(c) with respect to goods for which payment has been made and accepted or which have been received and accepted (Sec. 2-606).

53. See CISG, supra note 1, art. 96.

54. Department of State, Legal Analysis of the United Nations Convention on Contracts for the International Sale of Goods 5-6 (1983), reprinted in THE CONVENTION FOR THE INTERNATIONAL SALE OF GOODS: A HANDBOOK OF BASIC MATERIALS 79, 83-84 (2d ed., R. Kathrein & D. Magraw eds., 1990), and also reprinted in INTERNATIONAL SALES: THE UNITED NATIONS CONVENTION ON CONTRACTS FOR THE INTERNATIONAL SALE OF GOODS, supra note 4, at appendix I-7, I-11-12.

55. Preliminary Report, supra note 7, at 59 n. 21. See generally id. at 58-62.

56. CISG, supra note 1, art. 8(3) provides:

In determining the intent of a party or the understanding a reasonable person would have had, due consideration is to be given to all relevant circumstances of the case including the negotiations, any practices which the parties have established between themselves, usages and any subsequent conduct of the parties.

57. U.C.C. § 2-202 provides:

Terms with respect to which the confirmatory memoranda of the parties agree or which are otherwise set forth in a writing intended by the parties as a final expression of their agreement with respect to such terms as are included therein may not be contradicted by evidence of any prior agreement or of a contemporaneous oral agreement but may be explained or supplemented
(a) by course of dealing or usage of trade (Section 1-205) or by course of performance (Section 2-208); and
(b) by evidence of consistent additional terms unless the court finds the writing to have been intended also as a complete and exclusive statement of the terms of the agreement.

58. CISG, supra note 1, art. 8(3).

59. CISG, supra note 1, art. 6.

60. Compare U.C.C. § 2-204(2) ("An agreement sufficient to constitute a contract for sale may be found even though the moment of its making is undetermined") with CISG art. 23 ("A contract is concluded at the moment when an acceptance of an offer becomes effective in accordance with the provisions of this Convention").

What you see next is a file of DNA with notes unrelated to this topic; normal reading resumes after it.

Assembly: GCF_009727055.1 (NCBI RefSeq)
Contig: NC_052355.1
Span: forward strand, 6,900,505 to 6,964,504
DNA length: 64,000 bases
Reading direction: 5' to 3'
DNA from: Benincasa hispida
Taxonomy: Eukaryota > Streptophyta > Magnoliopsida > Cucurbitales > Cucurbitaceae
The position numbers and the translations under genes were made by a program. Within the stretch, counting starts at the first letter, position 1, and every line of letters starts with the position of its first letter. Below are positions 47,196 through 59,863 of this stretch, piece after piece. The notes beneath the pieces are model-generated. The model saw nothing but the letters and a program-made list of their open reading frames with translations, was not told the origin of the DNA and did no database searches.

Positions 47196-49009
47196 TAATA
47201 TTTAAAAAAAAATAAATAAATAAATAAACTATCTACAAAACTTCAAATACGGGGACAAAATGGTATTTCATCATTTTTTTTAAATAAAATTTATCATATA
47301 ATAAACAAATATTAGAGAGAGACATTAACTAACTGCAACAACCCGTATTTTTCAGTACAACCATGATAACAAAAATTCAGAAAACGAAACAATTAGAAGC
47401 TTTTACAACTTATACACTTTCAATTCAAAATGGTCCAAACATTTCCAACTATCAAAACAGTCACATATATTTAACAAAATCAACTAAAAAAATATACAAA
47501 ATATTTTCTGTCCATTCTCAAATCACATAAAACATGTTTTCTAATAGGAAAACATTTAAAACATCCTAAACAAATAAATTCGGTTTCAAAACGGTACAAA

61. See also Preliminary Report, supra note 7, at 62-63 (recommending that the language "intended to make a contract" in § 2-204(3) be substituted for "intended to conclude a bargain").

62. Preliminary Report, supra note 7, at 67-71.

63. Id. at 68 n. 36.

64. U.C.C. § 2-302 provides:

(1) If the court as a matter of law finds the contract or any clause of the contract to have been unconscionable at the time it was made the court may refuse to enforce the contract, or it may enforce the remainder of the contract without the unconscionable clause, or it may so limit the application of any unconscionable clause as to avoid any unconscionable result.

(2) When it is claimed or appears to the court that the contract or any clause thereof may be unconscionable the parties shall be afforded a reasonable opportunity to present evidence as to its commercial setting, purpose and effect to aid the court in making the determination.

65. Preliminary Report, supra note 7, at 79-81.

66. CISG, supra note 1, art. 4(8).

67. But see Winship, supra note 27, at 635-39 (worrying about the difficulty of keeping national enforcement of unconscionability standard consistent with the Convention's objective of providing uniform rules for international sales contracts). For a general discussion of how the Code might address issues of validity in the light of article 4(a) of the Convention, see the analysis of § 1-103, supra notes 21-31 and accompanying text.

68. CISG, supra note 1, art. 7(1).

69. For general analysis, see Winship, supra note 27, at 630-35. See also Kastely, Unification and Community: A Rhetorical Analysis of the United Nations Sales Convention, 8 NW. J. INT'L L. & Bus. 574, 597 (1988); J. HONNOLD, supra note 51, at 125.